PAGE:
The Island of Missing Trees

Elif Shafak’s part-magical realism novel about family, ancestry, war and the inner thoughts of trees is a wonderful wintery read. The Island of Missing Trees crossed my path thanks to Emma’s review at Em with Pen. Emma’s thoughts on the novel made me want to read it, so I reserved it at the library.

The story starts with a history of an island divided by war. The island is Cyprus, its long history bound up with legend, its recent history one of violence. In a well lies a pocket watch and the chained together bodies of the joint owners of a tavern. The tavern is significant to the story in this novel.

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The Memory of the Air

The Memory of the Air is a novella in monologue form from the Belgian woman of letters, Caroline Lamarche. First published by Gallimard in 2014 as La mémoire de l’air, the English language edition is translated by Katherine Gregor for Héloïse Press.

The narrator of The Memory of the Air is unnamed. She begins by telling us about a dream she had. In it, the body of a dead woman is lying at the bottom of a ravine. Across the rest of the book, the narrator tries to reach that woman by recalling her past and how it has led her to where she is now as a woman.

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The Forager’s Calendar: A Seasonal Guide to Nature’s Wild Harvests

Happy New Year! (It’s not too late to say that yet, despite being almost halfway through the first month of the year.) My first read of the year is John Wright’s book The Forager’s Calendar, a Christmas present from Mr Hicks. Last autumn, I took Mr H on a walk along our local canal to see how many of the blackberries I’d seen in their pre-ripened state during my solo summer walks we could pick for a pie. Sadly, the extreme summer heat had shrivelled most of the berries I’d seen. We gathered just enough for a pie. The flip side, though, was that in peering into the canalside hedgerows, we saw other things, including mushrooms and blackthorn. We came home with more sloes than blackberries, which we froze until we could pass them on to our friends who like gin.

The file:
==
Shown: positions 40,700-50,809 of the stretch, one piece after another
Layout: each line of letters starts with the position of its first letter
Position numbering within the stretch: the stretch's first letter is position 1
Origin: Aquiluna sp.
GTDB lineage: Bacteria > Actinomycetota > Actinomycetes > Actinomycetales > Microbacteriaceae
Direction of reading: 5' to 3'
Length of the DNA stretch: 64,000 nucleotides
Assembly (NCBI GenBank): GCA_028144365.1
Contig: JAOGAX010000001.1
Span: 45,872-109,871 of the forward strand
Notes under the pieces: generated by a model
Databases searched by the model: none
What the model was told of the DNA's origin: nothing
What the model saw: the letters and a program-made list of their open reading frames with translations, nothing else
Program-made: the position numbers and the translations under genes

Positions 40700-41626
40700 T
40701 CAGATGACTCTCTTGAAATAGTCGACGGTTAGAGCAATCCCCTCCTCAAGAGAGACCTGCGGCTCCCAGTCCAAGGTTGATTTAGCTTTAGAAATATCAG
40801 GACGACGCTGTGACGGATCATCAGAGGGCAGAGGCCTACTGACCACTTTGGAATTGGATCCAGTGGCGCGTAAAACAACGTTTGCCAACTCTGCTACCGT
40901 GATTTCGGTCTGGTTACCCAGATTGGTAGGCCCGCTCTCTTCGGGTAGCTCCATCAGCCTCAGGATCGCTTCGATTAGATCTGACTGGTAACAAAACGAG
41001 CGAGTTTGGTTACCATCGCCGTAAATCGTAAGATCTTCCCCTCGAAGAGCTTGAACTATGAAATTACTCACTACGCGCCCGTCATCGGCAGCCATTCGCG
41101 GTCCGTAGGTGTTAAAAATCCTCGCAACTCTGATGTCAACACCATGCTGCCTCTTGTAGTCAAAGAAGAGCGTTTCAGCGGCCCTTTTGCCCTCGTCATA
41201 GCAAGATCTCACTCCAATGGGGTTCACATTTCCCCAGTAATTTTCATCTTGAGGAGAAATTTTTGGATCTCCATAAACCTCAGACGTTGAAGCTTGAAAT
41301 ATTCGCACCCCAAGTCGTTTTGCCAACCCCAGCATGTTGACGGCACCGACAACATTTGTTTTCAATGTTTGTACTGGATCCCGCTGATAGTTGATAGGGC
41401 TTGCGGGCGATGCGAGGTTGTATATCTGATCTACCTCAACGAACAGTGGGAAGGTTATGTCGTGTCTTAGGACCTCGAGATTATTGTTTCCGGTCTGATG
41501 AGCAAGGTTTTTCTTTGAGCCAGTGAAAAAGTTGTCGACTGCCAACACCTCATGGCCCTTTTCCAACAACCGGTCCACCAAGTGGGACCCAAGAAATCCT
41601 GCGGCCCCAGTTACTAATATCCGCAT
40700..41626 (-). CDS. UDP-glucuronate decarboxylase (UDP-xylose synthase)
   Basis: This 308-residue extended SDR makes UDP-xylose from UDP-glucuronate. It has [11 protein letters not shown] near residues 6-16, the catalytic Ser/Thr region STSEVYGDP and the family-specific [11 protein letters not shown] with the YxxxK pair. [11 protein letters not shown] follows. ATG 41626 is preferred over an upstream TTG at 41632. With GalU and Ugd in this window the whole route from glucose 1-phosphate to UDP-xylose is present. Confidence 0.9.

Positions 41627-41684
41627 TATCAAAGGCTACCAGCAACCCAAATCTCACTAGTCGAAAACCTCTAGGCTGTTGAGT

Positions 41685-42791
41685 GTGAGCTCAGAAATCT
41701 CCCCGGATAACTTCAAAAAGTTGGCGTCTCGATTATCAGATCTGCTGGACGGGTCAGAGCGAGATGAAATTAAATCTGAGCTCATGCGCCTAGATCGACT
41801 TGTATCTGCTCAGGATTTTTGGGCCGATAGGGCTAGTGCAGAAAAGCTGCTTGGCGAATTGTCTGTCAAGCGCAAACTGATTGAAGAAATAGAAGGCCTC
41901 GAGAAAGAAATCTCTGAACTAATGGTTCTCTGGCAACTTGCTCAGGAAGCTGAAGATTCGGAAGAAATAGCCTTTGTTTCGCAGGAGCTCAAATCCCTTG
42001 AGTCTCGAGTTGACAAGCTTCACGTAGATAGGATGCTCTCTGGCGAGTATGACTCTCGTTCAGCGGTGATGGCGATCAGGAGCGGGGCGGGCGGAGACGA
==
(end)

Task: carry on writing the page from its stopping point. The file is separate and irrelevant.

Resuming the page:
As we walked, we talked about how, as children, we’d both been on family trips to forage for berries. I remember gathering wimberries (vaccinium myrtillus, also known as bilberries, whortleberries and blaeberries) on moorland around the Snake Pass between Glossop and Sheffield, and staining my fingers with their juices until I learnt not to squeeze when taking them from the plant. I loved those wimberrying trips, and the crumbles that resulted from them.

Wright opens this guide to gathering wild food and the things you can make from it with his own childhood memory of blackberrying which is very similar to mine. He also talks about something that I think about a lot, and more now than I did before the pandemic: the way in which we are losing touch with our natural selves.

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Lee Miller and Surrealism in Britain

Lee Miller and Surrealism in Britain is a scholarly tome from the team at the Hepworth Wakefield. Written to accompany an exhibition there in 2018, which I didn’t see, it attempts to position the photographer Lee Miller at the heart of the British surrealist movement in the 1930s and 1940s.

I can’t remember where I first encountered Miller’s photography. It was in an exhibition many years ago. I recall seeing solarised images she had made in collaboration with Man Ray alongside the photographs she took as a war correspondent during and at the end of the Second World War. I bought a postcard of her image ‘Portrait of Space’, depicting a landscape seen through a torn piece of netting with an empty picture frame hovering over the sky, because it made me think of Magritte. I was drawn by the framing and lighting of her images, that borrowed from the world of fashion she had experienced as a model and that also had a theatrical feel to them.

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